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Philippine president: 'I'm in control'
MANILA, Philippines (CNN) -- Authorities in the Philippines have held off an uprising meant to restore former President Joseph Estrada to power, the current president said Tuesday.
"I'm not worried. I'm in control," Philippines President Gloria Macapagal Arroyo told CNN after declaring a state of rebellion in Manila.
"There are no more seditious rallies going on now, and many of the coup plotters have been arrested," Arroyo said.
The capital of Manila saw tens of thousands of Estrada supporters rioting overnight.
Police and soldiers in Manila turned back a march early Tuesday on Malacanang Palace, the presidential residence, demanding that Estrada be returned to power.
Philippine government sources reported that three civilians and one police officer had been killed during the demonstrations.
Estrada was removed from office in January amid allegations of widespread graft and corruption. He has maintained his innocence, but he and his son, Jinggoy, were arrested last week on corruption charges.
Estrada was moved to a prison outside Manila as Tuesday's violent march began.
"One of the documents he inadvertently left behind was a draft of a document proclaiming himself as president once again," Arroyo said.
Under the state of rebellion, Justice Secretary Hernando Perez ordered the arrest of at least 11 key opposition figures Tuesday.
In a telephone interview with CNN while in police custody, Sen. Juan Ponce Enrile told CNN that he was being detained "without any warrant of arrest." He said he had told the protesters on Monday night "not to do what they were planning to do."
Declaration of a state of rebellion allows authorities to arrest suspects without a warrant and is the first of three steps a president can take to maintain law and order.
Subsequent steps are the suspension of habeas corpus rights and martial law.
Estrada speaks out
In a statement issued from a detention centre south of the capital where he was taken on Monday, Estrada called on his supporters to avoid further violence -- but did not call for them to disperse.
"I earnestly call on our people today for calm and sobriety, and to exercise restraint in the face of the grave crisis facing our nation today," he said.
"We must not give this regime any reason to further trample on our rights of assembly by using excessive force. We must not also give this regime an excuse to declare martial law to ensure its continued stay in power and to further inflict harm on its own people." Enrile, an Estrada ally and prominent politician, surrendered at his home and was taken to police headquarters for questioning.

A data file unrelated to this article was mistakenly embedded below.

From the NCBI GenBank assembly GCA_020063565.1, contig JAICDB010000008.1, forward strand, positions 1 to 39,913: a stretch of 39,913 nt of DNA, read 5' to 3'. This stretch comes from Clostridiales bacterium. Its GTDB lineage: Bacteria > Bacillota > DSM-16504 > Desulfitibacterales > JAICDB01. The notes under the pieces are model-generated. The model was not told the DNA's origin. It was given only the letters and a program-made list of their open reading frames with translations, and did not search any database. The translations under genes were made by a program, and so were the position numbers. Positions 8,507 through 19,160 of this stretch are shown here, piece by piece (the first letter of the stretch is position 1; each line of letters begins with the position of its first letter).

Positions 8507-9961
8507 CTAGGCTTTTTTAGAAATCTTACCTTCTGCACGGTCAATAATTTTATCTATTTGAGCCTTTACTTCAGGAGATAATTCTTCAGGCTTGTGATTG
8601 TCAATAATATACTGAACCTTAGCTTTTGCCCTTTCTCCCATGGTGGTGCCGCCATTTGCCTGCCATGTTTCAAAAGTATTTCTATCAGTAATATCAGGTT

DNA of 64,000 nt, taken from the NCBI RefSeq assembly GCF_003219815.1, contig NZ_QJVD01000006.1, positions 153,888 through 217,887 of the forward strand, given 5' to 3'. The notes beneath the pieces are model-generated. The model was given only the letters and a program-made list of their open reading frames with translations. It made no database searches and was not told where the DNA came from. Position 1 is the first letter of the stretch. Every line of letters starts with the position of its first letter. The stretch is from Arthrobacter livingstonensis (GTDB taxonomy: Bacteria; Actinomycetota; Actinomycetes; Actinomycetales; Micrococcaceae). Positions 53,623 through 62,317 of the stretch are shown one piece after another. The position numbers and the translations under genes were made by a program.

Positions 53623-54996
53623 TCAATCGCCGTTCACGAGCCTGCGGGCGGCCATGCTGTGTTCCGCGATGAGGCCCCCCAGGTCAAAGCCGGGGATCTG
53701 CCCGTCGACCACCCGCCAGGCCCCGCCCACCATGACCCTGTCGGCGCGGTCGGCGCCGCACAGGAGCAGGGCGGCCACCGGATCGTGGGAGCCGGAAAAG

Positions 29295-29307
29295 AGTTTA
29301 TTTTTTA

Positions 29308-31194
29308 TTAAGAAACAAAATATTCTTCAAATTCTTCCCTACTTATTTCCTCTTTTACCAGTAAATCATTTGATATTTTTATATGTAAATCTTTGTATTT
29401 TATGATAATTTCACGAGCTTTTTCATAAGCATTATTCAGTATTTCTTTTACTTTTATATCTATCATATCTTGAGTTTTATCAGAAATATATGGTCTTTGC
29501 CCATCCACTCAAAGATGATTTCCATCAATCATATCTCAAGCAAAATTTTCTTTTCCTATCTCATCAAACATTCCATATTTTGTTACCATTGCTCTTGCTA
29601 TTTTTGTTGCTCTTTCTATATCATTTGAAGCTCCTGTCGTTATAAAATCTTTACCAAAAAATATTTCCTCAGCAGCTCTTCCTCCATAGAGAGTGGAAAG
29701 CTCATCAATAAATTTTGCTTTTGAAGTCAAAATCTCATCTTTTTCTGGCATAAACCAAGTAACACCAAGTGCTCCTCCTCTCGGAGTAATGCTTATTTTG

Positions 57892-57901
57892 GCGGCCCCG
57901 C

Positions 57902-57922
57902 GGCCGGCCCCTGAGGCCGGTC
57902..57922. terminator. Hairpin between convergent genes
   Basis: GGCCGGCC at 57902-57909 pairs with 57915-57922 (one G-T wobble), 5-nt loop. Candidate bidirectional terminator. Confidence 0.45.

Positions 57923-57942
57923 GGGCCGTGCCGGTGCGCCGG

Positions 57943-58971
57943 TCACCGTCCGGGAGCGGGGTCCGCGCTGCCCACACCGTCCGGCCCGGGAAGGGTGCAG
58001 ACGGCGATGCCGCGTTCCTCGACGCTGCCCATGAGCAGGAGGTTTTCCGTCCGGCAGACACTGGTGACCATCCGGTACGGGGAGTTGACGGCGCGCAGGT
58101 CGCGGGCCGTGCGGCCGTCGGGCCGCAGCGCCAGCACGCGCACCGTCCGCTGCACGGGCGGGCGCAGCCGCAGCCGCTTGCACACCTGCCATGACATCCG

Police said 103 protesters had been arrested and 36 policemen were hurt during the overnight violence.
An Arroyo aide said the protesters could be heard through the walls of the palace -- which is defended by high walls on three sides, and a river on the fourth -- saying the atmosphere inside Malacanang was "scary."
Arroyo told CNN: "I'm not worried. I'm in control."
Facing the biggest crisis of her presidency since being sworn in exactly 100 days ago, she said the attempt to storm the presidential palace overnight was part of planned rebellion.
"We have the evidence, we have the proof . . . this was a carefully planned rebellion," Arroyo said.
Overnight, witnesses said police and soldiers had persistently fired warning shots in the air and sent teargas rounds into the crowd -- which at one point was over 40,000 strong.
Vandalizing and looting
CNN's Kathy Quiano spoke of demonstrators torching vehicles, including a police car, as well as vandalizing and looting homes and shops as they retreated.
"This is not just a demonstration. This is a rebellion," government spokesman Rigoberto Tiglao said.
Estrada, who was having medical checks in a military hospital, was whisked away by helicopter to a maximum security detention centre at Laguna City, 50 km (30 miles) south of Manila, shortly after the violent march began.
His son Jinggoy, also facing corruption charges, was with him. "Don't shoot the people, they are unarmed," Jinggoy said his father told the police.
The former president faces a charge of economic plunder for alleged corruption during his 31-month rule. If found guilty, he could be sentenced to death, or life imprisonment.
Influential Philippines Catholic Cardinal Jaime Sin, speaking at the Edsa shrine on Tuesday afternoon, called for calm.
"In this mass we continue to pray for peace, we pray for enlightenment and sobriety," Sin said told a mass, attended by thousands of Arroyo supporters.
Independent economists agree economic problems are not to be solved overnight, and some political analysts expressed fears that the military are becoming a key to power as confusion continues in civil politics.
The instability has already sent financial markets lower.
Reuters contributed to this report.
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